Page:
When the Cape Town City Council recently trumpeted the convenience of pre-paid electricity meters, it hid some inconvenient truths – the not-so beneficial results for ratepayers.
On the surface, the Council’s motive for changing to pre-paid electricity meters makes perfect sense. It does away for the need for electricity meter readers. It also eliminates the cost of sending out monthly electricity bills. Best of all from the Council viewpoint, pre-paid meters mean a drop in bad debts.
But while this action would make sense in any business, common business practice is not the way of municipalities, even one as well-run as the Mother City.
For example, reducing the number of council employees is not mentioned. Indeed, overall numbers of permanent council staff have been rising substantially.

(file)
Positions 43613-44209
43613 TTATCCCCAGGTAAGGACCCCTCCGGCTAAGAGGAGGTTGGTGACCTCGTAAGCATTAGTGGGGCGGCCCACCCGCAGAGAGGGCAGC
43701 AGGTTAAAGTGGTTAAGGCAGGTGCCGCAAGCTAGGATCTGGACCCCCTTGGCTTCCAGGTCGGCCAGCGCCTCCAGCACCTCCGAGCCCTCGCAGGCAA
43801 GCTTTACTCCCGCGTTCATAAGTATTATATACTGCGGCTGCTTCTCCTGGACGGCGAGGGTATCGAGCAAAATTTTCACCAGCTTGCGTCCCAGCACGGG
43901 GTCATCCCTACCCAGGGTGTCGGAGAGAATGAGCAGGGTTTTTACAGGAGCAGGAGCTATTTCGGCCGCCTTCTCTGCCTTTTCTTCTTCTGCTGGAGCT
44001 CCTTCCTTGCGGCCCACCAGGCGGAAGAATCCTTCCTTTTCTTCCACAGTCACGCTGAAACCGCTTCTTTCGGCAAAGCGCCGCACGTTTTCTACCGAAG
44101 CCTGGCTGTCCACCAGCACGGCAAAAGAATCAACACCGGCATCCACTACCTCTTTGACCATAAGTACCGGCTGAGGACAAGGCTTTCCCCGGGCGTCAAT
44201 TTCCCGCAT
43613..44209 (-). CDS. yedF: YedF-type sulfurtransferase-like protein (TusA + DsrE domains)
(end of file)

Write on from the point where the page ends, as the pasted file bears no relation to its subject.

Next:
And meter-reading, once done by Council workers, is now done by contractors. That adds more costs to be borne by the City’s 800 000 ratepayers – pretty much all of whom have had their rates substantially increased in the last few years.
None of the efficiencies claimed by the Council have been passed on to the consumer (the City’s rate-payers). Instead, council tariffs have continued to rise and the burden on consumers has simply increased.
Boasting about the success of pre-paid meters would carry more weight if it was accompanied by showing how much – in Rands and cents – pre-paid meters have saved the ratepayers.
The truth is that pre-paid meters make every householder an unpaid meter reader for the Council. Pretending that such meters are being introduced for the benefit of householders is a little rich.
President of the Cape Chamber